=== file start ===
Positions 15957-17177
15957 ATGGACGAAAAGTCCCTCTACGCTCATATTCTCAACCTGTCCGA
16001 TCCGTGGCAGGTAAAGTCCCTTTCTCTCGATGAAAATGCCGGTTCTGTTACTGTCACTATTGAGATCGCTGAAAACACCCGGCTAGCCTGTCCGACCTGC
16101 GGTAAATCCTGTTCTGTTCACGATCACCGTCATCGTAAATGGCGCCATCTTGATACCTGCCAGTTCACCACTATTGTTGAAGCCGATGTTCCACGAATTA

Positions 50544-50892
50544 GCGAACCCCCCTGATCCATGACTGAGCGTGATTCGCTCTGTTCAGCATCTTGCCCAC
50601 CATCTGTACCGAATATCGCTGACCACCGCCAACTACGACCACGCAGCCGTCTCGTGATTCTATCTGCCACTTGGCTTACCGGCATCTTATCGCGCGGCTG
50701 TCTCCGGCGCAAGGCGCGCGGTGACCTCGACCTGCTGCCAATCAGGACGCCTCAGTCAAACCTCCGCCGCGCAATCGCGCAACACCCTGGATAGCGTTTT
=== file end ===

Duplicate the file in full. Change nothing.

Positions 15957-17177
15957 ATGGACGAAAAGTCCCTCTACGCTCATATTCTCAACCTGTCCGA
16001 TCCGTGGCAGGTAAAGTCCCTTTCTCTCGATGAAAATGCCGGTTCTGTTACTGTCACTATTGAGATCGCTGAAAACACCCGGCTAGCCTGTCCGACCTGC
16101 GGTAAATCCTGTTCTGTTCACGATCACCGTCATCGTAAATGGCGCCATCTTGATACCTGCCAGTTCACCACTATTGTTGAAGCCGATGTTCCACGAATTA

Positions 50544-50892
50544 GCGAACCCCCCTGATCCATGACTGAGCGTGATTCGCTCTGTTCAGCATCTTGCCCAC
50601 CATCTGTACCGAATATCGCTGACCACCGCCAACTACGACCACGCAGCCGTCTCGTGATTCTATCTGCCACTTGGCTTACCGGCATCTTATCGCGCGGCTG
50701 TCTCCGGCGCAAGGCGCGCGGTGACCTCGACCTGCTGCCAATCAGGACGCCTCAGTCAAACCTCCGCCGCGCAATCGCGCAACACCCTGGATAGCGTTTT